• Exchange of one base for another results in same amino acid
    • often an alteration in 3rd position of codon
      • tRNA wobble
  • No change in protein function
  • Exchange of one base for another results in changed amino acid 
    • transversion → exchanges a purine to a pyrimidine or a pyrimidine to a purine
      • e.g., C → A or G → T
    • transition → exchanges a purine for another purine or a pyrimidine to another pyrimidine
      • e.g., A → G or C → T
  • Variable change in protein function
    • if the new amino acid is similar to old (leu → ile) the protein will most likely function the same
    • if the new amino acid is different (glu → val) the protein folding/stability will likely be affected
  • e.g., sickle-cell anemia
    • glu → val mutation in β-globin gene
  • Exchange of one base for another results in a stop codon
  • Loss of function mutation as peptide is truncated
  • Deletion or addition of 1 or 2 bases resulting in misreading of all nucleotides downstream
  • Loss of function mutation as peptide is completely different
Large Segment Deletion
  • Unequal crossover at meiosis results in loss of large segment of DNA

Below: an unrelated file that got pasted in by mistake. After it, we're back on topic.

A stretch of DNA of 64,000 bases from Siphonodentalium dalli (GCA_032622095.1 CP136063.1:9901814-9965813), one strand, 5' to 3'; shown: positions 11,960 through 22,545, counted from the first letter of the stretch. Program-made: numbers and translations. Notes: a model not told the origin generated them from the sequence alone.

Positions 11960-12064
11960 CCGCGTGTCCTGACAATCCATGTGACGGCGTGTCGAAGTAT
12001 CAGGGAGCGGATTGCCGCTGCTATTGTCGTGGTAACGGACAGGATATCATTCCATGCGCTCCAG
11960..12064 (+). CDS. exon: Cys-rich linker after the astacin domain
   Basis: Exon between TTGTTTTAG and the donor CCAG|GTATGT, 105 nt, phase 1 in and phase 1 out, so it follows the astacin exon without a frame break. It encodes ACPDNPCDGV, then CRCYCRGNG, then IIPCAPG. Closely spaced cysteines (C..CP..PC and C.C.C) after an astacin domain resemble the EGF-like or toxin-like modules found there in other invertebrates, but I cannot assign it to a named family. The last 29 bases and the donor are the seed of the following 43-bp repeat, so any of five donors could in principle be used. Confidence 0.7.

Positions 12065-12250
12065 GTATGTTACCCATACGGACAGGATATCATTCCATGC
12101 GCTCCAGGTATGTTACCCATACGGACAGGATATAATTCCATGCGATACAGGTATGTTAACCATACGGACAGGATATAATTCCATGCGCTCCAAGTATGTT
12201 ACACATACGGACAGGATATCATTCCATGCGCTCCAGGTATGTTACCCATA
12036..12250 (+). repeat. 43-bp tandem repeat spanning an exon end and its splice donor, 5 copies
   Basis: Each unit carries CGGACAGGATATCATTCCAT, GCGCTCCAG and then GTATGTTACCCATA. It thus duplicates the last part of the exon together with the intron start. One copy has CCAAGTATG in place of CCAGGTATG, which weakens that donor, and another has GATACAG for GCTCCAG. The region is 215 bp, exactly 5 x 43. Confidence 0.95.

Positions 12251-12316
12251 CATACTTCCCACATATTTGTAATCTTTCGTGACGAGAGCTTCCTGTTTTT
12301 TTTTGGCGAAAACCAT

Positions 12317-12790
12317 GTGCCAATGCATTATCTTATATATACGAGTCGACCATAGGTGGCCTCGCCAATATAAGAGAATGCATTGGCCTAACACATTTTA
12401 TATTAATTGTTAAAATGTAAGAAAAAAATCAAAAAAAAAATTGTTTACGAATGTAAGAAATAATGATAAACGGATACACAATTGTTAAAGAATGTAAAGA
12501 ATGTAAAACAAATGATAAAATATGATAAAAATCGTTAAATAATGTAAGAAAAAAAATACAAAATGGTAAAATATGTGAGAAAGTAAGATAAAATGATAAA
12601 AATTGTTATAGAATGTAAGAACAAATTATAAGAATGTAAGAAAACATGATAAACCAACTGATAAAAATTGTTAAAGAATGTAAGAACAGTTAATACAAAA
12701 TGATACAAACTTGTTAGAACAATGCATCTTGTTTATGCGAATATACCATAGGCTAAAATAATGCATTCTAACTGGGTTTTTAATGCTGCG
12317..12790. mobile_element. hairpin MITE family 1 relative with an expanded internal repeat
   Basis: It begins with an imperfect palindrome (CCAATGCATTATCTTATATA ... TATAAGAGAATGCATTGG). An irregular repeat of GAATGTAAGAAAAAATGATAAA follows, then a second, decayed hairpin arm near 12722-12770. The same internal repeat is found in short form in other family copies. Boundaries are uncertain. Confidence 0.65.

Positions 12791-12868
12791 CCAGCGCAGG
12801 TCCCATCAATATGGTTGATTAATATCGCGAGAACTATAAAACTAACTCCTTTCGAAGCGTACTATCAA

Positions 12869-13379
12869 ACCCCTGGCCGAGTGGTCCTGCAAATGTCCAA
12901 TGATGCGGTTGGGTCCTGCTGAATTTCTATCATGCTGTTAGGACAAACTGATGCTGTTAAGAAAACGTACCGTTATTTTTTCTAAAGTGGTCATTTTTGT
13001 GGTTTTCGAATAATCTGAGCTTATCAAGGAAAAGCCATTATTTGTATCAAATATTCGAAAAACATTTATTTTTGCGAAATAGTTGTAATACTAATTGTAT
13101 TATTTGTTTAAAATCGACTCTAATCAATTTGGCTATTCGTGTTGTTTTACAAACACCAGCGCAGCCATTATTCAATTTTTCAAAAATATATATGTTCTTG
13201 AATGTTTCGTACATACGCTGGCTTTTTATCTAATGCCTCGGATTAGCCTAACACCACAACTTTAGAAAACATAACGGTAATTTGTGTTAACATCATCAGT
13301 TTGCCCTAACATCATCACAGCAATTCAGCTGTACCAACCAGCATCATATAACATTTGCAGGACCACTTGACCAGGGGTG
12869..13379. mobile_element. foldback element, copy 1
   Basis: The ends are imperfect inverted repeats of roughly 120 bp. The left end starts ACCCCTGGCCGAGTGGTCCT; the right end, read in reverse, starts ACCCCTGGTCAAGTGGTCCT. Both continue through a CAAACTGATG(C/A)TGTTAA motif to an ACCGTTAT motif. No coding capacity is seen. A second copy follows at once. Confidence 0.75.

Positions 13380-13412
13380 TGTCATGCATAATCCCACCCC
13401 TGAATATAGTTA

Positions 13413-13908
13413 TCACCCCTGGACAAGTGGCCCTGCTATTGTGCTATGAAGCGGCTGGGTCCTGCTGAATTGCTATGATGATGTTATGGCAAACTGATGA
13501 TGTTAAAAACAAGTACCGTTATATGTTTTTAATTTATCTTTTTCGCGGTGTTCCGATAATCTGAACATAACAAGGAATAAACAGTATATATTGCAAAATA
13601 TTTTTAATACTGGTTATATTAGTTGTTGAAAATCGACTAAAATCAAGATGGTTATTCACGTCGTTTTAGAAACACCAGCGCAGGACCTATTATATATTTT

• Loss of function mutation
  • e.g., α-thalassemia 
    • deletion of α-globin gene 
Change at splice site
  • Alteration in base sequence at mRNA splicing site results in altered splicing
    • can remove parts of exon
    • can leave parts of intron
  • Variable effect on protein function as number of spliced amino acids varies
  • e.g., β-thalassemia
Triplet repeat expansion
  • Expansion of short nucleotide sequence results in longer polypeptide
    • can be in coding or noncoding region
  • Addition of amino acids affects protein structure/folding and affects function
  • Disease display anticipation
    • earlier disease onset in successive generations
  • e.g., myotonic dystrophy, Huntington's disease, and Fragile X
  • In-frame mutations 

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